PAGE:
Real money flow in corporate bonds is more balanced, but with a net
USTs real money flow is skewed completely on the buy side.
Overall, since 2008 real money has sold equities, bought a bit of corporate
bonds and bought a lot of UST: it does not seem at all that real money
embraced the bullish stance which has prevailed in the markets since March 2009.
*Data is from end of Q4’08 till Q4’18, Source for all data is Fed Z1 Flow of Funds
Why do smart people do obviously ‘irrational’ things? It must be the
incentive structure, so for them they do not seem irrational. So, I am wrecking
my brain over China’s decision to issue EUR-denominated bonds (and a few weeks
ago USD-denominated ones), in light of its goal of CNY and CGBs
internationalization, 40-50bps over the CGB curve (swapped in EUR).
The rationale China is putting forward is that enables it to diversify its investor
base on the back of the trade tensions! Seriously? Do they really mean that or
are they getting a really bad advice? Wasn’t the intention to actually go the
other way as a result of the trade war? Didn’t China want to be become more
self-reliant? In any case, China does not need foreign currency funding given
its large, positive NIIP. China has the opposite problem. It has too much idle
domestic savings and not enough domestic financial assets. This, among other
things, creates a huge incentive for capital flight which, despite its closed
capital account, China is desperately trying to prevent.
In that sense, China does need foreign investor but to
invest in CGBs (and other local, CNY-denominated bonds) to act as a buffer to
the potential domestic capital outflow as the capital accounts gates slowly
open up. It is for this reason that BBGAI and JPM have started including CGBs
into their indices this year.
It is for this reason SAFE decided to scrap the quota restrictions on both QFII and RQFII in
September. It is for this reason that Euroclear signed a memorandum of understanding
with the China Central Depository & Clearing to provide cross-border
services to further support the evolution of CIBM. That opens up the path for
Chinese bonds to be used as collateral in international markets (eventually to
become euro-clearable), even as part of banks’ HQLA.
All these efforts
are done to make access to the local fixed income market easier for foreign
investors. And now, what does China do after? Ahh, you don’t need to go through
all this, here is a China government bond in EUR, 50bps cheaper (than if you go
through the hassle of opening a Bond Connect account and hedging your CNY back
only goes against China’s own goals regarding financial market liberalization but
also against the recent trend of other (EM) markets preferring to issue in domestic
currency than in hard currency. And while other EMs may not have had the choice
to issue in hard currency from time to time, China does. And while the investor
base for other EMs between the domestic and the hard currency market is indeed
different, and the markets are very distinctive, China does not have much of an
international investor base. Issuing in the hard currency market may indeed ‘crowd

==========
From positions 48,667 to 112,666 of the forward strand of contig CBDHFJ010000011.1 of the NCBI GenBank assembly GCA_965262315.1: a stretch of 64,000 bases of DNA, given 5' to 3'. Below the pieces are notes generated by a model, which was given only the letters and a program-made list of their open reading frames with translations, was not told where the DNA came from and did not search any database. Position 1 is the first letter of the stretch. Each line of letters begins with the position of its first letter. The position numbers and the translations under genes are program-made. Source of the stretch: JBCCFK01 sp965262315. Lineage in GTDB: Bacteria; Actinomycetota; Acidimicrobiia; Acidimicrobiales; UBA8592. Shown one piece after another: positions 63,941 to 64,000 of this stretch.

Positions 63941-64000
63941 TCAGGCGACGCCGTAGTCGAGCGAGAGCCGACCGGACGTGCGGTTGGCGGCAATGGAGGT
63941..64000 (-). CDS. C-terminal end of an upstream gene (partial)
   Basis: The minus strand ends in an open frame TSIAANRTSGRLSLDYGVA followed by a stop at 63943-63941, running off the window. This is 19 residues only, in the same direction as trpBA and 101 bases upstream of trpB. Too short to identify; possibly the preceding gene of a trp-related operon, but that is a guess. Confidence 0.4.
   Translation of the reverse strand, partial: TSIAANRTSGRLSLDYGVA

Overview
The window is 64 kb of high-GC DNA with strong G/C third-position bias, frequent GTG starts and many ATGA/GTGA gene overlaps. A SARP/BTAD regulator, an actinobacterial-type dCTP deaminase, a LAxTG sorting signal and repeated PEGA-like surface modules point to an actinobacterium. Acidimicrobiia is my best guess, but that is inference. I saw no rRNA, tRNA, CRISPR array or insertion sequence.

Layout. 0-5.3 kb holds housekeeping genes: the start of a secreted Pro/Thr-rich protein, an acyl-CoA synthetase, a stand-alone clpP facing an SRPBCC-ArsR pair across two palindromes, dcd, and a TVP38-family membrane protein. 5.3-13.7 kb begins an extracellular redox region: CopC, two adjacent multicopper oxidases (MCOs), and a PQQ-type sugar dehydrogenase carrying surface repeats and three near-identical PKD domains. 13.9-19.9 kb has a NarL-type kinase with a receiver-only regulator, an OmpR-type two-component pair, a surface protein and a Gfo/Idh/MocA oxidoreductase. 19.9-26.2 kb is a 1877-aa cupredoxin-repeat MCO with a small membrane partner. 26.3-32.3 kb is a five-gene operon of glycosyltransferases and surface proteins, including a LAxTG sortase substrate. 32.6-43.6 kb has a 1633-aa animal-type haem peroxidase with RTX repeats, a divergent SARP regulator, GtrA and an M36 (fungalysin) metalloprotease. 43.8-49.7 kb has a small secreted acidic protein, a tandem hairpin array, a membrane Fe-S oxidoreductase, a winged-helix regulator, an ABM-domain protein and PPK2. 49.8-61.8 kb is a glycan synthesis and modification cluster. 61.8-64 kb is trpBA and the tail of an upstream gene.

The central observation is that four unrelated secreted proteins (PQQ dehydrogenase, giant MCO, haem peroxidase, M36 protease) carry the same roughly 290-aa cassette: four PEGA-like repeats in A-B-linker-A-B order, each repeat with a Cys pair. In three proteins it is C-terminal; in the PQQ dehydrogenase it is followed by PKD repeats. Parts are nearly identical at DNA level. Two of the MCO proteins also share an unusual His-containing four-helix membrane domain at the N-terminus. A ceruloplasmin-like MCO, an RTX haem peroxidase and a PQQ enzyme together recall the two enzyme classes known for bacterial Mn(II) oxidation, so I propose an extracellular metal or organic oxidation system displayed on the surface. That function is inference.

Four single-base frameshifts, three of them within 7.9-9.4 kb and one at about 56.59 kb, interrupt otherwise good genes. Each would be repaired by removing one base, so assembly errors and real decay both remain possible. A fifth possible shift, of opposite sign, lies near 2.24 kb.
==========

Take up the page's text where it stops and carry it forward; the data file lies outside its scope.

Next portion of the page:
out’ the domestic market. Especially when you come offering gifts of 50bps in a
negative interest rate environment.
When speaking to investors, the two most common questions I get asked, given rather extreme levels and valuations of (most) asset classes, are:
asset allocation change dramatically going forward? and
the best risk diversifier for my portfolio?
I have previously
opined on this here.
Very broadly speaking, on the equity portion, one should reduce exposure to US
equities and increase allocation to EM equities (unhedged). On the fixed income
side, one should move completely out of the long end of UST and put everything into
T-Bills to 2yr UST; exposure to EU-denominated sovereigns should also be reduced
to zero at the expense of EM local (unhedged) and hard currency bonds. In the
normally ‘Others’ section of the portfolio, one should include soft commodities
(or alternatively, scale everything down to make space for them). Finally, in
terms of FX exposure, apart from EM currencies through the unhedged portions of
the bonds and equities allocations, one should hedge the USD exposure with EUR.
Here I am
adding some more general thoughts on what I consider to be the best portfolio
diversifier for the next 5 years, possibly even longer. To my knowledge, ‘noone’
is invested in any meaningful way in Chinese bonds (I am excluding the special
situations credit funds, some of which I know to be very active in the Chinese credit
space – but even they are not looking at Chinese government or bank policy
fixed income funds, the pension/mutual funds, the insurance companies have zero
allocation to Chinese bonds. Some of the index followers started dipping their
foot in the space but most of them are either ignoring China’s weight or are massively
underweight the respective index. Finally, a sign of how unloved this market
is, on the passive/ETF side, the biggest fund is just a bit more than $100mm.
Let me just
say here that we are talking about the third (possibly even the second, by the end
of this year) largest fixed income market in the world. And no one is in it?